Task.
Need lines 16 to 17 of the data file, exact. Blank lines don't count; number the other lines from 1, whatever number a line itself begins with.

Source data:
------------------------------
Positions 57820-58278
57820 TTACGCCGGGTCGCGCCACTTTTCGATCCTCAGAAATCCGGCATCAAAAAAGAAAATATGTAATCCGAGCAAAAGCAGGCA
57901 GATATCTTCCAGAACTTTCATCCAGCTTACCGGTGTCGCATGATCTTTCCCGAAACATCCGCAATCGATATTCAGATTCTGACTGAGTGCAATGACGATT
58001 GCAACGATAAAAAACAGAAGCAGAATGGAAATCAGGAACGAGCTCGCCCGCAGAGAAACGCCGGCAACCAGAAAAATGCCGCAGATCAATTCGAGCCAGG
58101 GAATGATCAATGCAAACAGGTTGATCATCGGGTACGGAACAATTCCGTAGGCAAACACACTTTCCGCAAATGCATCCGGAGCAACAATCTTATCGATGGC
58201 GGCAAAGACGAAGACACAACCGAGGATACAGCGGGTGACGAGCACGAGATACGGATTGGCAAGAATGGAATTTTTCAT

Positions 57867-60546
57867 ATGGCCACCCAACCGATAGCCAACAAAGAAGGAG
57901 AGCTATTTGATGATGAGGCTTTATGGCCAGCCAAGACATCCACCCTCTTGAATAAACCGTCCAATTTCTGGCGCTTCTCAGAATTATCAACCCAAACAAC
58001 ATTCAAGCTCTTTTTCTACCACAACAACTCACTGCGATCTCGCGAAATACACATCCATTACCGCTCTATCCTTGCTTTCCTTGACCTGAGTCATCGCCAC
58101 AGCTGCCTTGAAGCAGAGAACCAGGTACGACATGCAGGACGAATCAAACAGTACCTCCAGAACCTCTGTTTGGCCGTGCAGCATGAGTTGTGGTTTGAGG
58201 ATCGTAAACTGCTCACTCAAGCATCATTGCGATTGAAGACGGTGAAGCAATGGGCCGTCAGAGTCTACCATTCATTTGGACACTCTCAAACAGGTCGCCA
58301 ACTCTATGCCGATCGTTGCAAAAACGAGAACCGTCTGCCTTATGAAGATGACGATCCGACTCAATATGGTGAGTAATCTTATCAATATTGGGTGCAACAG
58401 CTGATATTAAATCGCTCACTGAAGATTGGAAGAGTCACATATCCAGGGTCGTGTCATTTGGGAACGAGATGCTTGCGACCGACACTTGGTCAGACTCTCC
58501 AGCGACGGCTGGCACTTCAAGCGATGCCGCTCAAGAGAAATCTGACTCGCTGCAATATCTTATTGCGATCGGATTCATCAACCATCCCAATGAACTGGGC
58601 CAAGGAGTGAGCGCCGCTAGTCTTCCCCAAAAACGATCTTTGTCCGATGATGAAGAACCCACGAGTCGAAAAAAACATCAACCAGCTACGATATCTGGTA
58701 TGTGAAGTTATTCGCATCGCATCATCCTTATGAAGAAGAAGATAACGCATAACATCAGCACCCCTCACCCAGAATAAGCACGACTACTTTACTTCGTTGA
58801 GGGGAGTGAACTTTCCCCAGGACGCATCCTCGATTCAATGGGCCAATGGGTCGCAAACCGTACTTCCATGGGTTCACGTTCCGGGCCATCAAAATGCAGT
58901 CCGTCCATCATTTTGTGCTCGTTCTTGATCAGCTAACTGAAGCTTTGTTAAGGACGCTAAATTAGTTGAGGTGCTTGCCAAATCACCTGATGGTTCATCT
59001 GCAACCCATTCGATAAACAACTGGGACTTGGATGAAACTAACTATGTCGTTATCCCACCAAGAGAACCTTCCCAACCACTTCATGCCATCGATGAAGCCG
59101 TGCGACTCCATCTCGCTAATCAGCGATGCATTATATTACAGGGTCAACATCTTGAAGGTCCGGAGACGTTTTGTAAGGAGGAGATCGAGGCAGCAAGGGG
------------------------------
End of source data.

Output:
58601 CAAGGAGTGAGCGCCGCTAGTCTTCCCCAAAAACGATCTTTGTCCGATGATGAAGAACCCACGAGTCGAAAAAAACATCAACCAGCTACGATATCTGGTA
58701 TGTGAAGTTATTCGCATCGCATCATCCTTATGAAGAAGAAGATAACGCATAACATCAGCACCCCTCACCCAGAATAAGCACGACTACTTTACTTCGTTGA